The debut game of Mundfish, Atomic Heart, has made a strong impression since it was founded in 2017. As part of an alternate reality where the Soviet Union had advanced robots and artificial intelligence, this first-person shooter depicts a program that went horribly wrong. The gameplay elements are unique and creative, making it an excellent shooter.
In Atomic Heart, players take on the role of Major P-3, a Soviet intelligence agent whose mission is to figure out why the robot companions of the USSR wage war against their human creators. Throughout the game, you unravel the mysteries surrounding the secret project as you try to figure out who is responsible.
Atomic Heart’s heavy themes of Russian nationalism made me uncomfortable at times. While I don’t believe the Cyprus-based development studio is trying to send a message with the game, it’s hard not to wince at the USSR parades in the streets or the pro-Russian material found within the game in light of what’s unfolded in Ukraine over the last year. It’s likely that this is just the most unfortunate timing, but it’s something to be cautious of if that could hinder your experience with the game.
With its alternate historical setting, Atomic Heart reminded me a lot of Bioshock. The world is well-developed, and the combination of advanced technology in the mid-1900s made for an incredibly unique setting. When I learned about the universe, I often stopped to examine the environment, listen to audio tapes, and do whatever else I could to learn more about it.
A wide variety of music is heard throughout the game, and it improves the experience whenever it plays. The tunes give the battles a cinematic feel, and make the quieter moments more haunting.
I was impressed by how amazing the gameplay was, and I found that shooting feels impactful. There are a variety of weapons to be discovered and crafted, each with its own unique feel, and Mundfish cleverly mixes in some extra elements to combat. You have to constantly be moving and dodging in order to avoid the aggressive robotic enemies, and there are quick-time events that will trigger when your character is grappled or on the brink of death.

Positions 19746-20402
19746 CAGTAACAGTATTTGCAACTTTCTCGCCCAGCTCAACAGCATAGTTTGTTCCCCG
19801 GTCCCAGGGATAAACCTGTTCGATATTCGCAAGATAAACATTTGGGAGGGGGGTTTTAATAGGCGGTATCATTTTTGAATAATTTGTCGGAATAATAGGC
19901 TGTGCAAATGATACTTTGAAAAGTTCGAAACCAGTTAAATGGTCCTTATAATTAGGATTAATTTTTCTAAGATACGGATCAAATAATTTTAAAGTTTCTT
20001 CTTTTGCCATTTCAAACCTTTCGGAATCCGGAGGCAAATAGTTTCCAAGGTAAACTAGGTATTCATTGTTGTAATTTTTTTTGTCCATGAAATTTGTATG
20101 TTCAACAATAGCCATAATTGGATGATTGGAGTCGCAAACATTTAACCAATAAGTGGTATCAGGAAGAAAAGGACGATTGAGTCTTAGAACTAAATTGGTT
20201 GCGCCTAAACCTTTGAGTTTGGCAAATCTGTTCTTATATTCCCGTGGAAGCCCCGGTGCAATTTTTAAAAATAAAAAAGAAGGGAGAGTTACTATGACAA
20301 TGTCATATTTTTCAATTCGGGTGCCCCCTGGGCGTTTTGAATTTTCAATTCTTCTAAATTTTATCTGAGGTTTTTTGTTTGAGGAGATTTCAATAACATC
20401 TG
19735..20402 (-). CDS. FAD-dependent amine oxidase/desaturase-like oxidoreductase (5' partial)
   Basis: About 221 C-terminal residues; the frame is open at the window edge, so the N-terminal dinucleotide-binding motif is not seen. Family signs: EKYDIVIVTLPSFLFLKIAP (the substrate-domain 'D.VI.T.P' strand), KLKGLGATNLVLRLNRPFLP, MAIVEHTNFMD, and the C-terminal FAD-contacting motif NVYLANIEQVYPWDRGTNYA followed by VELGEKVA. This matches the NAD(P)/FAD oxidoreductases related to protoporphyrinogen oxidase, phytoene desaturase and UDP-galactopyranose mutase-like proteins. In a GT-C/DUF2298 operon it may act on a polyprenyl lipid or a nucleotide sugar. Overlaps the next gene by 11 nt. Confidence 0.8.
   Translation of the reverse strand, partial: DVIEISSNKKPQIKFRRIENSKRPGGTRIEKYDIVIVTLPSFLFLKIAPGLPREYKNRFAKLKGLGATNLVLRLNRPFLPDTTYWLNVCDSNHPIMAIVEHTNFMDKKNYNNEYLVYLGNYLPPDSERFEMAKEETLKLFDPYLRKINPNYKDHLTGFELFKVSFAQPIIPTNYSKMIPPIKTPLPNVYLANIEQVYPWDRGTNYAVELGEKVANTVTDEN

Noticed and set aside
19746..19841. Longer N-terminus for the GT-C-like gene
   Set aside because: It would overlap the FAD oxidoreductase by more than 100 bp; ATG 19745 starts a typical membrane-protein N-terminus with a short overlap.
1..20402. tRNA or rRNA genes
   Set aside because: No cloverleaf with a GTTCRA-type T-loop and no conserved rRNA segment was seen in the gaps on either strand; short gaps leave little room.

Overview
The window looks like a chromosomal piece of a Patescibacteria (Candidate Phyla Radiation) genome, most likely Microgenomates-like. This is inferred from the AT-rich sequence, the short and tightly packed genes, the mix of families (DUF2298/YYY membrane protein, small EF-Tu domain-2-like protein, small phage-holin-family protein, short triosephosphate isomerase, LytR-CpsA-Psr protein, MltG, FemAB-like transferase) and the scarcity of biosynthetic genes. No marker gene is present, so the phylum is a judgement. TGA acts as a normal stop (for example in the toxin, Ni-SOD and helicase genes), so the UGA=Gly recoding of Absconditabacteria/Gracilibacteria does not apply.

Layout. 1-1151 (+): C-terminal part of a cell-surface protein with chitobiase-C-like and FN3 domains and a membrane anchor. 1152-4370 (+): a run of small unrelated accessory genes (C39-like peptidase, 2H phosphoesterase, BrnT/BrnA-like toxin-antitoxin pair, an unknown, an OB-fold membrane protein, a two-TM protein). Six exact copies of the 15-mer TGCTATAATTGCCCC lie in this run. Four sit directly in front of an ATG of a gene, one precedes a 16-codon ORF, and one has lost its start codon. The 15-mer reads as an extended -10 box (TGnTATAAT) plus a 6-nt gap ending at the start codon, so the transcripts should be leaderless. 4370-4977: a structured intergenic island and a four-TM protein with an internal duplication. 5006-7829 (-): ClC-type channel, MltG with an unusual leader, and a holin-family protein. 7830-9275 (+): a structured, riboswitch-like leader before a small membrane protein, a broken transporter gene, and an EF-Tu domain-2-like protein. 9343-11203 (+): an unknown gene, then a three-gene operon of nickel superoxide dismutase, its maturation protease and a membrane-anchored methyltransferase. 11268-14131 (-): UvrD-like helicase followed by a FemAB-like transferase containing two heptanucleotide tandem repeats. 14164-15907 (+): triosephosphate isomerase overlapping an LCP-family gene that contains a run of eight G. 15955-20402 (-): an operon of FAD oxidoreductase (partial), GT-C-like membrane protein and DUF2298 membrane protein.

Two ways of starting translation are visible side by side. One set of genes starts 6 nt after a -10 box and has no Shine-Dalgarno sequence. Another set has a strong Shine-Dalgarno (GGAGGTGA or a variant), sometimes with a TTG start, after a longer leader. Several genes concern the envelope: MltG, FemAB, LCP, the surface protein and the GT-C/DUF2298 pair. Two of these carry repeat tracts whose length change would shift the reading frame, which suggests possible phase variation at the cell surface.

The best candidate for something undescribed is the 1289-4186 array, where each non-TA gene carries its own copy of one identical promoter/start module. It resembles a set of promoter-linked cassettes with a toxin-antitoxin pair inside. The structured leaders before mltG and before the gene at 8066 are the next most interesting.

As ammunition was scarce, I often used my axe to deal with enemies. I like how it really matters where and how you swing the axe. A well-placed swing can knock an enemy’s head right off their shoulders. Aside from detailed dismemberment, I’m ashamed to admit that after clearing a room, I had a good laugh hacking off enemies’ limbs.
Major P-3 has a Polymer glove that allows him to harness telekinesis and electricity, as well as melee and ranged weapons. I felt like a god when I was able to use all of my weapons and abilities at my disposal in tandem, taking out enemies before they were even able to land a hit on me.
On Normal difficulty, Atomic Heart’s combat was pretty challenging. There were several sequences and boss fights that I had to re-do multiple times, but once I got into a good rhythm, I was rewarded for my hard work.
Atomic Heart has an intricate crafting and upgrade system that can be unlocked as recipes are unlocked. As weapons and ammunition are crafted, they can be upgraded with attachments to improve accuracy, rate of fire, and damage. Crafting requires parts and other miscellaneous materials, which can be gathered from drawers, cabinets, and other containers. Additionally, Atomic Heart leans heavily into its RPG mechanics with multiple skill trees full of perks that can be unlocked to improve Major P-3’s prowess in combat and stealth.
Aside from its rock-solid gameplay, Atomic Heart offers a compelling mystery and a robust upgrade system. I’ve played many first-person shooters, but Atomic Heart is undoubtedly one of my favorites. Considering that this is Mundfish’s first game, it’s even more impressive. The game doesn’t have any glaring problems other than controversial themes and a lack of enemy variety.